My expat story


Every expat has a story, what’s yours?

2013 is the year I’ll celebrate 17 years of being an expat. Ten years in Japan and seven years in the UAE. I think I have not shared the story behind why I became an expat though I might have disclosed it to a few who asked.


My being an expat is accidental. Unplanned. Serendipitous.

I dreamed of cold, wintery places.
My mother used to buy posters then frame it herself to decorate our small house.


I still remember those posters very clearly: verdant meadows, snow-capped mountains, cool running river by the hills. I grew up in a tropical country, living without airconditioning system or even a fan. While my siblings and I sweat in our afternoon nap, we would often look at the poster on the wall and declare, “We shall one day live in a place that’s cool. Winter! See and touch snow!”

Japan. Who would’ve thought?

I totally forgot about that dream of living in somewhere with winter until a friend in college rushed through the corridor with excitement:  “There’s a scholarship to Japan. Why don’t we try our luck?”

(Yes we’re like those two friends who played cards to win boarding tickets to the Titanic!)



Hmmm, I’ve never dreamed of Japan. Why would I want to go there? It was not in my mom’s posters back home. But I took the chance, never serious. It was a long shot at luck but I passed the scholarship exam and landed in Japan not knowing anyone (was told someone from the university will pick me up at the airport with my name on it), not speaking the language except to say “My name is Grace.”

I was sad I had to leave the friend who presented me the opportunity, the ‘accidental’ opportunity to become an expat at 19.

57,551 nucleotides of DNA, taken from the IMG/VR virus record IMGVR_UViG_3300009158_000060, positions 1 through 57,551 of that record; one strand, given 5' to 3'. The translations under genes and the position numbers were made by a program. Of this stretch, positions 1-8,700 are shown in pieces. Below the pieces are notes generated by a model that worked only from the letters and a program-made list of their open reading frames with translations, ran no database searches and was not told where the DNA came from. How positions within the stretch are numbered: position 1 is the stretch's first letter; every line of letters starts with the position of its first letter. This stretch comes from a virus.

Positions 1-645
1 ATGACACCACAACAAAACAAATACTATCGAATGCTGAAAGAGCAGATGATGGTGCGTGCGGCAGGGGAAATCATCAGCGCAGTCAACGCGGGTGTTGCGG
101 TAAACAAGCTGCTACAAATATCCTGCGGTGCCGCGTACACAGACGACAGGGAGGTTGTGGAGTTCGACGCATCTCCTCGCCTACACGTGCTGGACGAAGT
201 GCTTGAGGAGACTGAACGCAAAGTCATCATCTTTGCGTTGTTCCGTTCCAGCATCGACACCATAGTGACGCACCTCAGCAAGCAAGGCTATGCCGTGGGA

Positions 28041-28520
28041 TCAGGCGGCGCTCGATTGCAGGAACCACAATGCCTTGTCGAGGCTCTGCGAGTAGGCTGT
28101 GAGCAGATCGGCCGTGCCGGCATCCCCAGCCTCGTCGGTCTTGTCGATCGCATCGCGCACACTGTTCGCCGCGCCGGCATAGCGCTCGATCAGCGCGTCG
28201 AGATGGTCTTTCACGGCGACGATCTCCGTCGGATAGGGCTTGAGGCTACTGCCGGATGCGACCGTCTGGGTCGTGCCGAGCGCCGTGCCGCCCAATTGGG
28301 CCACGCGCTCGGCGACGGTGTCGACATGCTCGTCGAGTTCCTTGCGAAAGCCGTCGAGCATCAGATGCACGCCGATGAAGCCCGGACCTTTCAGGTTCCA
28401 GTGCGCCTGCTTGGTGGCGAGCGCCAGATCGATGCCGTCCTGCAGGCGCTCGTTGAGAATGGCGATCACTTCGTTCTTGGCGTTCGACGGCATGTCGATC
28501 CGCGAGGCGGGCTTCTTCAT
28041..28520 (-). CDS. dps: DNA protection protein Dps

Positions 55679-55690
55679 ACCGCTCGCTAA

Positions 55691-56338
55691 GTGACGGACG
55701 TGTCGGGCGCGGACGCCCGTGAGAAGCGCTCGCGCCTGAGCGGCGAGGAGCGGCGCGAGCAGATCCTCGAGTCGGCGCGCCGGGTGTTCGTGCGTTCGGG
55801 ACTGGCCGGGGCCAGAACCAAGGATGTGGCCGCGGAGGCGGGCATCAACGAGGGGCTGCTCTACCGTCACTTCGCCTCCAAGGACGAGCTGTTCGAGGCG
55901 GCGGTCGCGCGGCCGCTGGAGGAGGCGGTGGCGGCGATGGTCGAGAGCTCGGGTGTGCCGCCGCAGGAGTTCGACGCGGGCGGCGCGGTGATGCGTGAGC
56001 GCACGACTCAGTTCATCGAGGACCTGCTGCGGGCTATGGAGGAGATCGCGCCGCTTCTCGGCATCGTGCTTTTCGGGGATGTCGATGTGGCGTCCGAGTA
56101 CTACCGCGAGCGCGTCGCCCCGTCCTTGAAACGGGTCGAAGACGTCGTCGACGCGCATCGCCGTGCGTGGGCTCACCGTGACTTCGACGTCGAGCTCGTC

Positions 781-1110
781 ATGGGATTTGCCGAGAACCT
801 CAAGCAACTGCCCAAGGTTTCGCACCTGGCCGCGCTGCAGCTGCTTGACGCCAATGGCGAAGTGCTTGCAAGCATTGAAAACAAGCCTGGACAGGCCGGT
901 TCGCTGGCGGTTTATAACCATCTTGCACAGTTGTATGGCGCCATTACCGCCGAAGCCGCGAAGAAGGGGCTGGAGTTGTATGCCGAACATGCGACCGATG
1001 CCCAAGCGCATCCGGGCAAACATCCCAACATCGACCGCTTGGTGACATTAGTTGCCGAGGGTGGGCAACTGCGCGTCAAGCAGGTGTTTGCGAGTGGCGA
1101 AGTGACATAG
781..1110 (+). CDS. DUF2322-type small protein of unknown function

At the airport, I still couldn’t believe I’ve been whisked to a different place, miles and miles away from home. And I didn’t understand the language the people spoke! I couldn’t even inform my parents I have landed safely. This was 1996 and I don’t have a cellphone. Neither do they. We didn’t even have a land line at home, much more, internet!

It was October and autumn in Japan made me remember my dream of living somewhere cold. The jacket I brought – the thickest I had from my tropical home wasn’t enough.

I was looking out my dormitory room window to see the beautiful autumn colors.

Autumn in Japan

There I would spend the next four and a half years studying the Japanese language, writing letters by hand to my family and friends (there was no Facebook those days!), entering the university and earning my degree.

Grace Speech in Nihongo

It wasn’t long before I fell in love with Japan – what’s not to love? The people are friendly and polite, the cherry blossoms are very beautiful in spring, the lovely autumn foliage, everything is in order…and there are 200 kinds of Kitkats available!

Kidding. But really Japanese food is awesome. You already know that.

Just before I finished my university course and graduated in 2001, I decided to stay. Japan became my beloved second home. The people around me, my second family. I arrived when I was 19. With all the challenges I experienced living alone, it’s like I “grew” up there. I came of age there.

Celebrating "Coming of age day" in Japan

I did not just fall in love with Japan, I also fell in love with someone from there. *blush*

2001, Nagano, Japan

 This was us in 2001. That’s TWELVE years ago, people. He still looks the same, more or less while I have AGED.

Two years later, we got married, had Pristine in 2003. Look at the place I ended up. I was reminded of the snow-capped mountains in my mom’s poster!And with the jacket I was wearing, you can tell it is cold! I got my dream of living somewhere cold, ha!